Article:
As part of the unsettling landscape, the per curiam majority opinion in Watts did acknowledge that although "application of the preponderance standard at sentencing generally satisfies due process," there was "a divergence of opinion among the Circuits as to whether, in extreme circumstances, relevant conduct that would dramatically increase the sentence must be based on clear and convincing evidence." Id. at 156, 117 S.Ct. 633. The Court chose not to address that issue since it did not believe that the facts in that case presented "such exceptional circumstances." Id. at 157, 117 S.Ct. 633. Curiously, in so identifying this unresolved issue, the Court did not prescind between uncharged and acquitted relevant conduct, which undoubtedly contributed to Justice Kennedy's observation that "[a]t several points the per curiam opinion shows hesitation in confronting the distinction between uncharged conduct and conduct related to a charge for which the defendant was acquitted. The distinction ought to be confronted by a reasoned course of argument, not by shrugging it off." Id. at 170, 117 S.Ct. 633 (Kennedy, J., dissenting).

The Supreme Court in Watts collated the holdings of those circuit courts which had weighed in on the issue of the evidentiary standard to be employed in assessing relevant conduct. See id. at 157 n. 2, 117 S.Ct. 633. In that regard, it recognized that the Second Circuit in United States v. Gigante, 94 F.3d 53 (2d Cir. 1996), although "not reaching the due process issue," formulated the following test for upward adjustments and upward departures: "[T]he preponderance standard is no more than a threshold basis for adjustments and departures, and the weight of the evidence, at some point along a continuum of sentence severity, should be considered with regard to both upward adjustments and upward departures." Watts, 519 U.S. at 157 n. 1, 117 S.Ct. 633 (quoting Gigante, 94 F.3d at 56). The Second Circuit in Gigante also addressed the concept of downward departures, commenting: "Where a higher standard appropriate to a substantially enhanced sentence range is not met, the court should depart downwardly. Because the risk of factual error in a series of adjustments, each of which involves conduct proven by a bare preponderance, is a circumstance present at least `to a degree' not adequately considered by the Commission, see 18 U.S.C. § 3553(b), a downward departure would be warranted." Gigante, 94 F.3d at 56. The court did not believe any downward departure would be warranted in that case because it perceived the evidence of the relevant conduct, even under the most heightened possible standard, as overwhelming.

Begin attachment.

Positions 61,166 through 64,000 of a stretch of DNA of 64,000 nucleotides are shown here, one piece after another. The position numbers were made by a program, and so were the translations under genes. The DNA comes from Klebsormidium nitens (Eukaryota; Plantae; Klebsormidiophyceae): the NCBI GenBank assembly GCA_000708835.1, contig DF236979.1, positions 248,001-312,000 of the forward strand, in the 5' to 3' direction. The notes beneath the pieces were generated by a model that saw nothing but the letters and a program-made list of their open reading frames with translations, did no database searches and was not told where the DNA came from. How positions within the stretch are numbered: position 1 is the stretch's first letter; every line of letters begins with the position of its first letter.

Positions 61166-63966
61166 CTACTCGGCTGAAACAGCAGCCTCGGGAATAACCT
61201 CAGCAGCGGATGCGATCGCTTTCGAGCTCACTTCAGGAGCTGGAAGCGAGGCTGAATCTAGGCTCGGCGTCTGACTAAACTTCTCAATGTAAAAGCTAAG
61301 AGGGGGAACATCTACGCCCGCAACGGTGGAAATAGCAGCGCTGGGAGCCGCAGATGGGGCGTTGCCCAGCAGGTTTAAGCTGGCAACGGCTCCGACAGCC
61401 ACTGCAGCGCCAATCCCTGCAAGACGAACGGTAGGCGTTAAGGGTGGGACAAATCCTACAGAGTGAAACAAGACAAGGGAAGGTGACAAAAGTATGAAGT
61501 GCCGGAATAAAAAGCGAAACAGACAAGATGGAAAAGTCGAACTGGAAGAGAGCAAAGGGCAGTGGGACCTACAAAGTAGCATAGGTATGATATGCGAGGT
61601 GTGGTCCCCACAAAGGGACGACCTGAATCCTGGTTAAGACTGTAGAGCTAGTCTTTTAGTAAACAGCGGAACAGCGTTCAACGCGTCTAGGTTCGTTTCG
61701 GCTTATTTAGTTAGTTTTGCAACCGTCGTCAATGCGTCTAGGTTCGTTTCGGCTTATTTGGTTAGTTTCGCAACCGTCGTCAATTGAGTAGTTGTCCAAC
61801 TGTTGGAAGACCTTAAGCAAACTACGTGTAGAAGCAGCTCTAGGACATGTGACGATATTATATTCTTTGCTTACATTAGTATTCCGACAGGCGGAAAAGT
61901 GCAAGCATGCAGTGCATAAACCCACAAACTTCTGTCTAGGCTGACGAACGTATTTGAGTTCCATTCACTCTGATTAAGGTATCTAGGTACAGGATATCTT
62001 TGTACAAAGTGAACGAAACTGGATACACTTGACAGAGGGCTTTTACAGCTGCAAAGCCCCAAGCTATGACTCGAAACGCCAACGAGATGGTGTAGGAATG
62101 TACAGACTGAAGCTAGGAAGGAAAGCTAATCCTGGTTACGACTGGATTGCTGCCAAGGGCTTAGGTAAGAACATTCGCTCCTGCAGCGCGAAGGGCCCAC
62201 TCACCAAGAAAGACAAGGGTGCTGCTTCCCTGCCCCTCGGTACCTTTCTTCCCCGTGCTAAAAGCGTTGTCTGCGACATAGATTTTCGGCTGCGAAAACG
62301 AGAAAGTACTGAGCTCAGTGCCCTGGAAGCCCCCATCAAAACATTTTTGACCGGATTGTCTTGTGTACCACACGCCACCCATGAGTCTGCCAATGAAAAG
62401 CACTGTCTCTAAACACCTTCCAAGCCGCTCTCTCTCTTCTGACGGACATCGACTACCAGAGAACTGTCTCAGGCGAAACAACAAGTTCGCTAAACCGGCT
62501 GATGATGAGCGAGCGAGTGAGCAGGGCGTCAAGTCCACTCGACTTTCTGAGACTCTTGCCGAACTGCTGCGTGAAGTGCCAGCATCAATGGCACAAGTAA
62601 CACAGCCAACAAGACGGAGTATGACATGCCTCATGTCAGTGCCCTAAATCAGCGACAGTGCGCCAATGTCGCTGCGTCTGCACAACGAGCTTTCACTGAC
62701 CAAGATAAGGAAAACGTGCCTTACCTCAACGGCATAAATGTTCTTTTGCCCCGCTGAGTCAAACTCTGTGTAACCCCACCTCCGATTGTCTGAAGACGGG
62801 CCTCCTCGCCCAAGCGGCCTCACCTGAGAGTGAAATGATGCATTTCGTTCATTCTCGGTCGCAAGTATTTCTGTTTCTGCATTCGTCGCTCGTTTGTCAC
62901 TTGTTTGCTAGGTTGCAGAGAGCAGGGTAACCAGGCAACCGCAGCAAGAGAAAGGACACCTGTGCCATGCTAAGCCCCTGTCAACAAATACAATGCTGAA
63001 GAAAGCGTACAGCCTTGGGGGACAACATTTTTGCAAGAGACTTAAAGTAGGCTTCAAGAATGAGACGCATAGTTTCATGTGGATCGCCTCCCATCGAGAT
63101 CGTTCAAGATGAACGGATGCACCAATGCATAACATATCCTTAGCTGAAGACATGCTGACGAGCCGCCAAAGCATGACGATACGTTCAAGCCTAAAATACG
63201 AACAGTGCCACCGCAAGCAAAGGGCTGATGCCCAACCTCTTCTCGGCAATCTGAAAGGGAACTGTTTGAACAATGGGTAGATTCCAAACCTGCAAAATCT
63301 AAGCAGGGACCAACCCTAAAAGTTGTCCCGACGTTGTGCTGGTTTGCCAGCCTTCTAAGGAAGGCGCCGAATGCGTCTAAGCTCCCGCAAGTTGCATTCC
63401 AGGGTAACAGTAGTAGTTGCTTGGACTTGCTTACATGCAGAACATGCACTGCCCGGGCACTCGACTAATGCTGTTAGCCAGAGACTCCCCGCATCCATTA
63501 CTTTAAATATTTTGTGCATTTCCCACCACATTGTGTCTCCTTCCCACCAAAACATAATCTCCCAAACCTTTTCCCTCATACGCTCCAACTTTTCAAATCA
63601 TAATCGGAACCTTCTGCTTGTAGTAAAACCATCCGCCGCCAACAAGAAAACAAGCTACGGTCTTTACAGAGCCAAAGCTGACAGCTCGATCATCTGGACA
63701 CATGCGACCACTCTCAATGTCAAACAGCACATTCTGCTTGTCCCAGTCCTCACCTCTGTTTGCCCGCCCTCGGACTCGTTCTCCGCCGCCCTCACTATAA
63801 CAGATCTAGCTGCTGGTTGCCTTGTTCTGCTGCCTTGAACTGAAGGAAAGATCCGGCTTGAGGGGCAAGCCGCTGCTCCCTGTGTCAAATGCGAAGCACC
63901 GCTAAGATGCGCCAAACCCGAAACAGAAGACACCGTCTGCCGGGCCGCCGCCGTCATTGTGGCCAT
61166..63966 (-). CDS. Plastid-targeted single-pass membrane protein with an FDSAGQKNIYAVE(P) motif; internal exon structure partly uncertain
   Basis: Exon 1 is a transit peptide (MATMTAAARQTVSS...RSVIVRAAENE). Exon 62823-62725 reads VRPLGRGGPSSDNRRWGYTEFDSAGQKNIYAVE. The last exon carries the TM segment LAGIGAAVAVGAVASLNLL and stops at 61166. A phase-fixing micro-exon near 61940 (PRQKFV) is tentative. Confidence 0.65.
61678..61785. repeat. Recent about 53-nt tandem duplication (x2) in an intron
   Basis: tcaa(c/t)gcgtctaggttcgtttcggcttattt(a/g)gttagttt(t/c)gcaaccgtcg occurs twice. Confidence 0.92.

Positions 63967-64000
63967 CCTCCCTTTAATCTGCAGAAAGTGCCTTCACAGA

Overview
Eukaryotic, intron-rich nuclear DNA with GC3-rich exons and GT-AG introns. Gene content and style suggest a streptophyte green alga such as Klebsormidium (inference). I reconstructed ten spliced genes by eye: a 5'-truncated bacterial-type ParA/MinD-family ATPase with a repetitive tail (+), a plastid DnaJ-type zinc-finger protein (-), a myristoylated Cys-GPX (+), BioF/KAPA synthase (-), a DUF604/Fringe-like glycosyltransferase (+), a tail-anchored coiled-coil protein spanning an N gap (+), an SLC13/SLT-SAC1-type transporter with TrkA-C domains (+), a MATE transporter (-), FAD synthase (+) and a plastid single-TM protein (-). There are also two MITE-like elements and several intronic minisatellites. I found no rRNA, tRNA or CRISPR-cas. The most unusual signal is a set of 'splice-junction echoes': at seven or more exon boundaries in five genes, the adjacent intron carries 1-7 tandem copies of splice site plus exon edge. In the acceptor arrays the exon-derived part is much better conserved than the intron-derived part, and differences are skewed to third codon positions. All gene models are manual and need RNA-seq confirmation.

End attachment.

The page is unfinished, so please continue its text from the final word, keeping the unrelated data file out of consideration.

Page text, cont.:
The relevant conduct at issue in Gigante was uncharged conduct, and the Second Circuit has recently cited to Gigante as one of three cases standing for the proposition "that a sentencing court may depart downward where findings as to uncharged relevant conduct made by the sentencing court based on a preponderance of the evidence substantially increase the defendant's sentence under the Sentencing Guidelines." United States v. White, 240 F.3d 127, 137 (2d Cir. 2001) (citing Gigante, 94 F.3d 53; United States v. Cordoba-Murgas, 233 F.3d 704 (2d Cir. 2000); and United States v. Conception, 983 F.2d 369 (2d Cir. 1992)) (emphasis added). Each of the other two cited cases is instructive.

In Cordoba-Murgas, a case also involving uncharged relevant conduct, the court flatly rejected any notion that relevant conduct is to be assessed under a higher standard than the preponderance of the evidence even if it significantly increases the Guidelines sentencing range. In keeping with the holding in Gigante that the district court should depart downwardly "[w]here a higher standard, appropriate to a substantially enhanced sentence range is not met," 233 F.3d at 708 (quoting Gigante, 94 F.3d 53), it then formulated the following circumstances which in combination would be sufficiently extraordinary to warrant a downward departure: "(i) an enormous upward departure adjustment (ii) for uncharged conduct (iii) not proved at trial and (iv) found only by a preponderance of the evidence, (v) where the court has substantial doubts as to the accuracy of the finding." 233 F.3d at 709.*fn4 Notably, the formulation speaks only to uncharged conduct. However, the court cited to Concepcion, as well as to Gigante, as support for that part of the formulation requiring a finding of enormous relevant conduct, commenting, in regard to Concepcion, that the court there held that "the district court retains discretion to downwardly depart where the sentence would be dramatically increased by reason of the unconvicted relevant conduct." Id. (citing Concepcion, 983 F.2d at 389).